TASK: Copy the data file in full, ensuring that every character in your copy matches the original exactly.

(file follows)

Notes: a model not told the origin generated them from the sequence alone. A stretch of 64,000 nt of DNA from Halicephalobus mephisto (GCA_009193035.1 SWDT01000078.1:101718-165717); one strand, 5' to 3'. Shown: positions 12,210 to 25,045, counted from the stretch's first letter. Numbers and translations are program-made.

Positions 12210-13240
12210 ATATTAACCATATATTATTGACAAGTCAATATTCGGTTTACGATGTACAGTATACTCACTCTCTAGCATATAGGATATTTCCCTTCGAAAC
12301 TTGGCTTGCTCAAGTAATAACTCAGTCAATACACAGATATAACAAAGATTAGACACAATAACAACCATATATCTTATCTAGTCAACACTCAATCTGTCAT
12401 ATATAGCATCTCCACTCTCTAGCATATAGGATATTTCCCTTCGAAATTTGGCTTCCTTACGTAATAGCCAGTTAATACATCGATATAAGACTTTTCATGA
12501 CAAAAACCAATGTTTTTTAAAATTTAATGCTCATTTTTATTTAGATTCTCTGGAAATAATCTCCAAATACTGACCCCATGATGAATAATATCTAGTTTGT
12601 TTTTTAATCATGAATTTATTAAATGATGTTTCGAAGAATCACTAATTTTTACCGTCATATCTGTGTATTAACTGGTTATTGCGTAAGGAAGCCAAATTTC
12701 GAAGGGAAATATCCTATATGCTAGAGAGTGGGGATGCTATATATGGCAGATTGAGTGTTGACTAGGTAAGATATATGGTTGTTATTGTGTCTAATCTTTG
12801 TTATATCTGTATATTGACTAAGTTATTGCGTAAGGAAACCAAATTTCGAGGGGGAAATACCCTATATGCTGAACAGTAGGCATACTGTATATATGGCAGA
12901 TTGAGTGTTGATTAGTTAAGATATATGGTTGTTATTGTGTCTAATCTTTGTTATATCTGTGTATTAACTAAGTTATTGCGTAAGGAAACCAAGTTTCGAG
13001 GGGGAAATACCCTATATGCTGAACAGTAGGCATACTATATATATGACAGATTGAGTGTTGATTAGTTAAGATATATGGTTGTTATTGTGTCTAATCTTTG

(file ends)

Notes: a model not told the origin generated them from the sequence alone. A stretch of 64,000 nt of DNA from Halicephalobus mephisto (GCA_009193035.1 SWDT01000078.1:101718-165717); one strand, 5' to 3'. Shown: positions 12,210 to 25,045, counted from the stretch's first letter. Numbers and translations are program-made.

Positions 12210-13240
12210 ATATTAACCATATATTATTGACAAGTCAATATTCGGTTTACGATGTACAGTATACTCACTCTCTAGCATATAGGATATTTCCCTTCGAAAC
12301 TTGGCTTGCTCAAGTAATAACTCAGTCAATACACAGATATAACAAAGATTAGACACAATAACAACCATATATCTTATCTAGTCAACACTCAATCTGTCAT
12401 ATATAGCATCTCCACTCTCTAGCATATAGGATATTTCCCTTCGAAATTTGGCTTCCTTACGTAATAGCCAGTTAATACATCGATATAAGACTTTTCATGA
12501 CAAAAACCAATGTTTTTTAAAATTTAATGCTCATTTTTATTTAGATTCTCTGGAAATAATCTCCAAATACTGACCCCATGATGAATAATATCTAGTTTGT
12601 TTTTTAATCATGAATTTATTAAATGATGTTTCGAAGAATCACTAATTTTTACCGTCATATCTGTGTATTAACTGGTTATTGCGTAAGGAAGCCAAATTTC
12701 GAAGGGAAATATCCTATATGCTAGAGAGTGGGGATGCTATATATGGCAGATTGAGTGTTGACTAGGTAAGATATATGGTTGTTATTGTGTCTAATCTTTG
12801 TTATATCTGTATATTGACTAAGTTATTGCGTAAGGAAACCAAATTTCGAGGGGGAAATACCCTATATGCTGAACAGTAGGCATACTGTATATATGGCAGA
12901 TTGAGTGTTGATTAGTTAAGATATATGGTTGTTATTGTGTCTAATCTTTGTTATATCTGTGTATTAACTAAGTTATTGCGTAAGGAAACCAAGTTTCGAG
13001 GGGGAAATACCCTATATGCTGAACAGTAGGCATACTATATATATGACAGATTGAGTGTTGATTAGTTAAGATATATGGTTGTTATTGTGTCTAATCTTTG